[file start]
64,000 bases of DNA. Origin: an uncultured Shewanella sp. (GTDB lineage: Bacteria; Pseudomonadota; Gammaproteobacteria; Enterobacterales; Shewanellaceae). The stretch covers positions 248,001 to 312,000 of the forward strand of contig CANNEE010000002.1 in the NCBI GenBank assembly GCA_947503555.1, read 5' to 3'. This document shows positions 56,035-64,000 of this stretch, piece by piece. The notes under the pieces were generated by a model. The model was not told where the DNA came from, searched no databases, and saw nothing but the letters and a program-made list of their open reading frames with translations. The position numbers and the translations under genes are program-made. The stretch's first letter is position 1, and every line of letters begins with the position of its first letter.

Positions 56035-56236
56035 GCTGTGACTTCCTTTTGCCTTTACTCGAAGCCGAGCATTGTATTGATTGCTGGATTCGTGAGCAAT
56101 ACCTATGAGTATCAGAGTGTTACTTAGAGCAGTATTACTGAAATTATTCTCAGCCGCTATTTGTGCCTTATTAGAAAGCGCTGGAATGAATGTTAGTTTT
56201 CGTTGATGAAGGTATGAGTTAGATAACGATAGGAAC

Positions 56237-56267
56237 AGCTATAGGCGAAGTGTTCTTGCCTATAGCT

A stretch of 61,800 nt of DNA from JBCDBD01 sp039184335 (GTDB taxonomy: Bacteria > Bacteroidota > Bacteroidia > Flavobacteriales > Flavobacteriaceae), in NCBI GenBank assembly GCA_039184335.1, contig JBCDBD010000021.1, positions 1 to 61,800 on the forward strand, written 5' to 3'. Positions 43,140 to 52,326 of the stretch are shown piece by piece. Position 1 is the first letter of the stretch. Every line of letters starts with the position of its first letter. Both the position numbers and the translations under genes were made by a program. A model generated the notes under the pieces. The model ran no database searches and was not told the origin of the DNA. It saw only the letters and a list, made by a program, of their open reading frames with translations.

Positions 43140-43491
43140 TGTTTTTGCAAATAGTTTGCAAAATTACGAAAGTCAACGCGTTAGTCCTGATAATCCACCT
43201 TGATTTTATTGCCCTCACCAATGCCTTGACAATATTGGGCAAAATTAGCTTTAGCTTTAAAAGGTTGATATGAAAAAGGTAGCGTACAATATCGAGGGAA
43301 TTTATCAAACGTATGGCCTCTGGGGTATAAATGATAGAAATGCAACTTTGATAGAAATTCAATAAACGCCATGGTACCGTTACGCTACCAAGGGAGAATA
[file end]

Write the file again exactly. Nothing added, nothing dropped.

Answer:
64,000 bases of DNA. Origin: an uncultured Shewanella sp. (GTDB lineage: Bacteria; Pseudomonadota; Gammaproteobacteria; Enterobacterales; Shewanellaceae). The stretch covers positions 248,001 to 312,000 of the forward strand of contig CANNEE010000002.1 in the NCBI GenBank assembly GCA_947503555.1, read 5' to 3'. This document shows positions 56,035-64,000 of this stretch, piece by piece. The notes under the pieces were generated by a model. The model was not told where the DNA came from, searched no databases, and saw nothing but the letters and a program-made list of their open reading frames with translations. The position numbers and the translations under genes are program-made. The stretch's first letter is position 1, and every line of letters begins with the position of its first letter.

Positions 56035-56236
56035 GCTGTGACTTCCTTTTGCCTTTACTCGAAGCCGAGCATTGTATTGATTGCTGGATTCGTGAGCAAT
56101 ACCTATGAGTATCAGAGTGTTACTTAGAGCAGTATTACTGAAATTATTCTCAGCCGCTATTTGTGCCTTATTAGAAAGCGCTGGAATGAATGTTAGTTTT
56201 CGTTGATGAAGGTATGAGTTAGATAACGATAGGAAC

Positions 56237-56267
56237 AGCTATAGGCGAAGTGTTCTTGCCTATAGCT

A stretch of 61,800 nt of DNA from JBCDBD01 sp039184335 (GTDB taxonomy: Bacteria > Bacteroidota > Bacteroidia > Flavobacteriales > Flavobacteriaceae), in NCBI GenBank assembly GCA_039184335.1, contig JBCDBD010000021.1, positions 1 to 61,800 on the forward strand, written 5' to 3'. Positions 43,140 to 52,326 of the stretch are shown piece by piece. Position 1 is the first letter of the stretch. Every line of letters starts with the position of its first letter. Both the position numbers and the translations under genes were made by a program. A model generated the notes under the pieces. The model ran no database searches and was not told the origin of the DNA. It saw only the letters and a list, made by a program, of their open reading frames with translations.

Positions 43140-43491
43140 TGTTTTTGCAAATAGTTTGCAAAATTACGAAAGTCAACGCGTTAGTCCTGATAATCCACCT
43201 TGATTTTATTGCCCTCACCAATGCCTTGACAATATTGGGCAAAATTAGCTTTAGCTTTAAAAGGTTGATATGAAAAAGGTAGCGTACAATATCGAGGGAA
43301 TTTATCAAACGTATGGCCTCTGGGGTATAAATGATAGAAATGCAACTTTGATAGAAATTCAATAAACGCCATGGTACCGTTACGCTACCAAGGGAGAATA